For the avoidance of doubt, if a tenant doesn’t clean a property when they leave and assuming there is a term requiring it to be clean, a charge can be made for cleaning. It’s the default requiring a “professional” cleaner regardless of cleanliness, which is prohibited.
You can try to get this claim past a deposit protection adjudicator, but the reality is you will need a detailed inventory signed by the tenant when they moved in to make any progress. Even then, you will have to argue that any defect goes beyond fair wear and tear.
The Fees Landlords Can Charge
The Tenant Fees Act limits the charges a landlord can make to a tenant.
Besides a holding deposit and security deposit, only three fees are allowed:
- Late rent charges.
- A reasonable charge for replacing lost keys. The bill should match the amount on the invoice from the locksmith.
- For England, a charge of no more than £50 for changing the terms of the tenancy agreement at the request of the tenant, for example, adding a new tenant or giving permission for keeping a pet.
Updating Your Tenancy Agreement For Free
We would, of course, mention our Tenancy Builder which always has the latest version of all our agreements, including assured shorthold tenancy. For more information and all the types of agreements, see the help docs here.
Downloading a free template from one of the many websites offering the service is not generally a good idea.
These are loss-leaders designed to lure landlords into buying advice or other documents, and are often months or years out-of-date.
However, the government publishes a regularly updated free model tenancy agreement for landlords.
The tenancy agreement is not perfect, as the drafters had longer-term tenancies of more than two years in mind. The contract also includes a clause that allows pets by default.
But the contract is a starting point – especially as the page is updated as landlord tenant law changes.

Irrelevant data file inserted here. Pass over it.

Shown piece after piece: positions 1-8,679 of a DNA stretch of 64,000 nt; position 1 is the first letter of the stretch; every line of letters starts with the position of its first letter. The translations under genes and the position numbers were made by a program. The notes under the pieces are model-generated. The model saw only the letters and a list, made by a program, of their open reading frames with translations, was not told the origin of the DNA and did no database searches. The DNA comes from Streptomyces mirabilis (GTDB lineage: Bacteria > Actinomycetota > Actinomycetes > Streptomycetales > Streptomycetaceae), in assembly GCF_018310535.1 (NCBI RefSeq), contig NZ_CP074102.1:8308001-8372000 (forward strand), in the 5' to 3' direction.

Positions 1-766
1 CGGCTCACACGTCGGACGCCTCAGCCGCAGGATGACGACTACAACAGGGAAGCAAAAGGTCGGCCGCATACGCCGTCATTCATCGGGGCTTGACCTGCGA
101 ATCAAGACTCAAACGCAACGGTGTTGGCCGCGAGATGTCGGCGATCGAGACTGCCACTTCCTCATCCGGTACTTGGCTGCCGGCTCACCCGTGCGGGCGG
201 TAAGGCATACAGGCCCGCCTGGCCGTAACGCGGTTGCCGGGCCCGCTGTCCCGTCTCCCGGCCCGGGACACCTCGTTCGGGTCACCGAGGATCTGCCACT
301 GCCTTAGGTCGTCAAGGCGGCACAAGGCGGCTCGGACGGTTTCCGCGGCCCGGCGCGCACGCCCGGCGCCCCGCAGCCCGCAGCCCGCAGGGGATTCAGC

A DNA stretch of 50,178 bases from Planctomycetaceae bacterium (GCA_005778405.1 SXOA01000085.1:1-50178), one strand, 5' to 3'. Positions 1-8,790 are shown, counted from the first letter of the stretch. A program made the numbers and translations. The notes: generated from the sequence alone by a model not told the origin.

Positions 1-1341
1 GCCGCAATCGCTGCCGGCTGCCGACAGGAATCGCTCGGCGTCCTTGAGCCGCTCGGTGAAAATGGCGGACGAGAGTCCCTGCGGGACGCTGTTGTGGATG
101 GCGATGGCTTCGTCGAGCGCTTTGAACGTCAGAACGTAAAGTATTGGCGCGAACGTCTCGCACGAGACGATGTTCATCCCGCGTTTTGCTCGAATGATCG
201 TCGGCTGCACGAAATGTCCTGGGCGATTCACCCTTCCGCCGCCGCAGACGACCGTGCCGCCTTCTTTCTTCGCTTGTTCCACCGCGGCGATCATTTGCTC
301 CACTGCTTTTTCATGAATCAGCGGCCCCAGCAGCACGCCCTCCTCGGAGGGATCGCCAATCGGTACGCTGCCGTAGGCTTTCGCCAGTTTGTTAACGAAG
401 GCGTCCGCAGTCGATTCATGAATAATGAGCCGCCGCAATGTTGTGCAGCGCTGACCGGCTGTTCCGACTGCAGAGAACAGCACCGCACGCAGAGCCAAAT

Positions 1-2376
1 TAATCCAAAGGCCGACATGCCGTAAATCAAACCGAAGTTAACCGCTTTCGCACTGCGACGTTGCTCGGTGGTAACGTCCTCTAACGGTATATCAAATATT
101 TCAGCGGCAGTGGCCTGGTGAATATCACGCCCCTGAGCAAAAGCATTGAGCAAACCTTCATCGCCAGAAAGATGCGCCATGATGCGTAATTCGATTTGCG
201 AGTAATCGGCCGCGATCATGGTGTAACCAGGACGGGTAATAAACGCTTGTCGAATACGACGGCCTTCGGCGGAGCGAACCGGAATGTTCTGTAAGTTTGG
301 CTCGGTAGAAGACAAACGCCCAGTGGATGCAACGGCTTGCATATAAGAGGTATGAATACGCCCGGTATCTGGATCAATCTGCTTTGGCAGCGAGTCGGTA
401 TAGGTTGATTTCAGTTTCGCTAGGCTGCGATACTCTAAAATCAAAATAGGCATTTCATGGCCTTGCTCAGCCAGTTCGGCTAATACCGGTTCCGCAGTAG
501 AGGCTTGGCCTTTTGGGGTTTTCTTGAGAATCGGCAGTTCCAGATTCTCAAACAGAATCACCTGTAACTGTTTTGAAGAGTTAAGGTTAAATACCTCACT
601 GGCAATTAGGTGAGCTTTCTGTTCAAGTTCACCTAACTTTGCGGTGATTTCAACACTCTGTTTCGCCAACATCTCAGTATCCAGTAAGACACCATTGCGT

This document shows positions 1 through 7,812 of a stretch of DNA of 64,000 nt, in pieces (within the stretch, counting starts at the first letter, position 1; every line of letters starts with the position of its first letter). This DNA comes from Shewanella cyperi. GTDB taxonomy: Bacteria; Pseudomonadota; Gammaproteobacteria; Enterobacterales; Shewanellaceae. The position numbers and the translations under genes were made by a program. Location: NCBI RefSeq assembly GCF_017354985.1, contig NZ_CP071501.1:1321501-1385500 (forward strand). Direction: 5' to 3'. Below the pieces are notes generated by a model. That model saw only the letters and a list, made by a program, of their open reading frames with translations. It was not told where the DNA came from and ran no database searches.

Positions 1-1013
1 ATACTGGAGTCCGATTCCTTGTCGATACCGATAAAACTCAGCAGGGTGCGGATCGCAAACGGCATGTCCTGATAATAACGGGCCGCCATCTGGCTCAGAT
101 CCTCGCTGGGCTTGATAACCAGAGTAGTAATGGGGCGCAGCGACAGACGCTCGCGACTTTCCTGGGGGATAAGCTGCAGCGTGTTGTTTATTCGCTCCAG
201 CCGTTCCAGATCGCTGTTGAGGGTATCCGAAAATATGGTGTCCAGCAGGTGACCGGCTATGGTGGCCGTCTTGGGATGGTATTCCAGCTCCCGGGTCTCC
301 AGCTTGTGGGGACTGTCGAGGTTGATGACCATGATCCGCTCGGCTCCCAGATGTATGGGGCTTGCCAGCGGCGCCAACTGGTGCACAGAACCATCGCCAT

Does Your Tenancy Agreement Break The Law? FAQ
What is the tenant fees ban?
The ban comes from the Tenant Fees Act, which stopped landlords and letting agents from charging fees and capped deposits tenants pay for new tenancies in England. Scotland and Wales have their own rules.
Can landlords charge for credit and reference checks?
No. The Tenant fees ban stops landlords from charging for credit and references checks. Landlords can still carry out the checks, but at their cost.
What if the landlord and tenant agree to terms that break the law?
They can’t make a side agreement that breaks the Tenant Fees Act or consumer protection laws.
An unfair clause balances the terms in favour of the landlord to the detriment of the tenant.
Even if the tenant agrees to the clause, it’s doubtful the landlord could enforce the terms.
Examples include banning pets entirely without a reasonable consent provision (e.g., for goldfish or similar), limiting the tenant’s rights to quit the property or demanding prohibited fees.
What’s the difference between a security and a holding deposit?
A security deposit is handed to the landlord and placed in deposit protection for the duration of the tenancy as cover for damage or rent arrears.
A holding deposit is a refundable amount paid before the tenancy starts to reserve a home.
What are the two security deposit rules?
The refundable security deposit has two caps (England only):
- For rents totalling less than £50,000 a year, the cap is five weeks’ rent.
- For rents over £50,000 a year, the maximum deposit is six weeks’ rent.